The 16-inch Schmidt-Cassegrain is a fairly complicated and delicate instrument, and it is quite susceptible to damage from misuse. It is imperative that you be thoroughly checked out by your instructor before using the telescope. Two trained observers must be present during any observing run.

Assignments and Grading:

Your course grade will largely be based on your writeups to 4 labs (this is tentative list) and on your overall class participation. There will be no exams.

1. Due Monday, Sept 24 - An Introduction to CCD Observations: Characterizing the CCD camera and becoming fluent in basic computational techniques

2. Due Monday, October 29 - Color-magnitude diagram of an open star cluster: Data taken with the Strawbridge 16-inch telescope.

3. Due Monday, November 19 - Pretty Picture lab: Generate a high quality color image of an extended object (or objects) from data taken with either the Kitt Peak telescope or the 16-inch Strawbridge telescope.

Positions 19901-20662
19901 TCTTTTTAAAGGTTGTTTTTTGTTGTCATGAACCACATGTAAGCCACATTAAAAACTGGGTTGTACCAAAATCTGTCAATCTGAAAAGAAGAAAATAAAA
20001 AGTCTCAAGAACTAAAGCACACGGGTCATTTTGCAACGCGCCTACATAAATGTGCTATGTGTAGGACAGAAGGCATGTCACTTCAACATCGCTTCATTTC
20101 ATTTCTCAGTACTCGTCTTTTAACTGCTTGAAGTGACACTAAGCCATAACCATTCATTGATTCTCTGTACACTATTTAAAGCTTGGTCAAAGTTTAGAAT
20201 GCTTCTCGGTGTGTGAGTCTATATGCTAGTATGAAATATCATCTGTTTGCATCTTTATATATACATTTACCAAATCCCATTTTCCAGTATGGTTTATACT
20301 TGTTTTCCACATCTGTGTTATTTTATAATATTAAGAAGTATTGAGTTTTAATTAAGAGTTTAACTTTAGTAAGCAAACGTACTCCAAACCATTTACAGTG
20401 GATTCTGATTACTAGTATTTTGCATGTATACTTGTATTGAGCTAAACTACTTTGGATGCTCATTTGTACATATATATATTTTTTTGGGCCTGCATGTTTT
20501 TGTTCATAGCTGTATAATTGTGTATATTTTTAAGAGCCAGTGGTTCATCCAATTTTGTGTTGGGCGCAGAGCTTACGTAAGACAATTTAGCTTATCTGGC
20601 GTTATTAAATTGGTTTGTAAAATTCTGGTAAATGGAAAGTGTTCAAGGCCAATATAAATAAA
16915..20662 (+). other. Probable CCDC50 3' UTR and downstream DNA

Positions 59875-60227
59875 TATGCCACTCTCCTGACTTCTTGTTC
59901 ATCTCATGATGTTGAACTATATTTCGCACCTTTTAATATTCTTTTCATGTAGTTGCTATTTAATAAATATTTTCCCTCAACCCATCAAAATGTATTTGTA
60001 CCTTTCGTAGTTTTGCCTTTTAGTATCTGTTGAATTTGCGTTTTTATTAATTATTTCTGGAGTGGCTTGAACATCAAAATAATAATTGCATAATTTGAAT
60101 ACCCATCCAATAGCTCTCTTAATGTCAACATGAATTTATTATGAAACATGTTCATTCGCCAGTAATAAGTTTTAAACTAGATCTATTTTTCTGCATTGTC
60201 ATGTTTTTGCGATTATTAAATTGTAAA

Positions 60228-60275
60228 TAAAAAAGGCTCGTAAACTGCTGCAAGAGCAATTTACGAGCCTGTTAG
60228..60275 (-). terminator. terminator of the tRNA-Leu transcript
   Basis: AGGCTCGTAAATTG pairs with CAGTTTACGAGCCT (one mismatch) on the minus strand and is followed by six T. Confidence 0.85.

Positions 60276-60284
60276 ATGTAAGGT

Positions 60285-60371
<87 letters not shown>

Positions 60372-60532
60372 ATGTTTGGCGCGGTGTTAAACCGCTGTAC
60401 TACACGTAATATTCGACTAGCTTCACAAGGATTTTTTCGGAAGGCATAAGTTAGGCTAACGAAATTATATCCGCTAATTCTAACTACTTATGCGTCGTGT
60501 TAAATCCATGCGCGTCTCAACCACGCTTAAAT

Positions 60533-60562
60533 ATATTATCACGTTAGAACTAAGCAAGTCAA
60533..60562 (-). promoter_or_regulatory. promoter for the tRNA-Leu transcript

4. Due Friday, December 14 - Time-series imaging to find and characterize variable stars in the halo of our Galaxy using the Kitt Peak telescope.

Late work will only be accepted without penalty in serious circumstances: religious holiday, death in the family, illness. Otherwise, late work will be graded down by 10% credit per day late. Between 5 and 10 days late, work will be penalized by 50%. Work that is more than 10 days late will receive no credit.

Formal Reports: